Further features and other objects and advantages will become apparent from the following detailed description made with reference to the drawings in which:
General Theory of Geometric Optics:
where f is the focal length and u and v are the distances from the lens to the object and image, respectively. If the object is before the lens, u>0, if behind u<0. Likewise, if the image is before the lens, v<0, if behind v>0. For this simple single lens system, three imaging possibilities exist: if the object is positioned outside of first focal point of the lens (u>f>0), a real image is formed behind the lens and behind the second focal point (v>f>0). Depending on the distance between the lens and the object, the image can be either magnified or demagnified. As the object moves closer to the first focal point, the magnification increases and the position of the projected real image moves further behind the lens. The ray diagram for this condition is shown in
If the object is between the first focal point and the lens (f>u>0), a magnified virtual image is formed and the image position is further away from the lens than the object (v<−u<0). If the first focal point moves closer to the object by increasing the strength of the lens, the magnification of the virtual image increases and position of the virtual image moves even further away from the lens. The ray diagram for this condition is shown in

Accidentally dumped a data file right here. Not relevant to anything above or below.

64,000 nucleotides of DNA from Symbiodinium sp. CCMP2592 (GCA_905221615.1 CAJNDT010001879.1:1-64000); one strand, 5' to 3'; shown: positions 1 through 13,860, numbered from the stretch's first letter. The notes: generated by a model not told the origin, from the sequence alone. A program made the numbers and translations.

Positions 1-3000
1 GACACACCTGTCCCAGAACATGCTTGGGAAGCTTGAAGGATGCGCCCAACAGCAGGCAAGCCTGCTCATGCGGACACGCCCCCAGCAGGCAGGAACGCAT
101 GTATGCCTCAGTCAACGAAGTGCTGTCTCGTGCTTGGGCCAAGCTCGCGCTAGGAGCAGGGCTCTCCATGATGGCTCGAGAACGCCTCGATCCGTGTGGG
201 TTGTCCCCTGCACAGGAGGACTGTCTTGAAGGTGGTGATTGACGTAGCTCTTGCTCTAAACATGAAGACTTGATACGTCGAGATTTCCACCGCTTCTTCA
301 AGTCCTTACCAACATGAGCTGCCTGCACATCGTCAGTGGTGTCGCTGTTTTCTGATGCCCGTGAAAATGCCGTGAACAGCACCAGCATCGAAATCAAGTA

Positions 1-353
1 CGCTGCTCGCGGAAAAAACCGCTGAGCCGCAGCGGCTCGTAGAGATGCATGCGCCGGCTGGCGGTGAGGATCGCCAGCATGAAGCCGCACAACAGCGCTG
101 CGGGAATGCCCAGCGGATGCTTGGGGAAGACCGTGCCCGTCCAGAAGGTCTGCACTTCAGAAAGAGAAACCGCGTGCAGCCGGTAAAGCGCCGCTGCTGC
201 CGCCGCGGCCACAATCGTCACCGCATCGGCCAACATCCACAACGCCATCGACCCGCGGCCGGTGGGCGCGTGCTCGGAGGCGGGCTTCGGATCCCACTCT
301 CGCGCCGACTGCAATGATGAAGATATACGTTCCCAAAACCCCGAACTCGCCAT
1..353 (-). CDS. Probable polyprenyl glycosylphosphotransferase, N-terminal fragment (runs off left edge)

The magnification (M) of a single lens is given by:
For the magnetic lenses used in electron optics, the focal length is related to the lens voltage according to the following equation,
where C is a constant for a given lens, R is the resistance of the lens coil, and V is the voltage applied to the lens. Since all magnetic lenses are of the converging type, f is always positive. When the voltage of the lens is zero, the focal length is infinity. Increasing the lens voltage (increasing the strength of the lens) decreases its focal length.
General Theory of Electron Holography:
When a voltage is applied to the biprism, the electron beams from the sample and vacuum are bent to form a band of interference fringes at the image plane. As illustrated in bottom part of
UA is the accelerating voltage of electron beam, fr is the relativistic correction, rb is the radius of the biprism filament, and rbp is the distance to the biprism from the surrounding ground electrode. In any holographic experiment, the fringe spacing, σobj, and width, Wobj, relative to the object are important parameters. These are expressed as:
σobj=σi /M obj (7)
W obj =W i /M obj, (8)
where Mobj is the magnification of the imaging lens(es). The equations above describe three important relationships. First, the fringe spacing is inversely proportional to biprism voltage. Second, if the radius of the biprism filament is small (rb<0.3 μm), the fringe width is proportional to the biprism voltage. Lastly, the factor which relates the fringe spacing and width in the image plane to that of the object is the magnification of the imaging system.
Fringe contrast is another important parameter in electron holography and is defined as (Imax−Imin)/(Imax+Imin). Contrast determines the signal to noise level of the resulting data and is governed by several factors: biprism voltage (Vb) and radius (rb), coherence of the beam, size (δ) and position (a) of the virtual source, and the position of the image plane (b). Based on Litche's notation and wave optics, the fringe contrast (visibility) can be written as: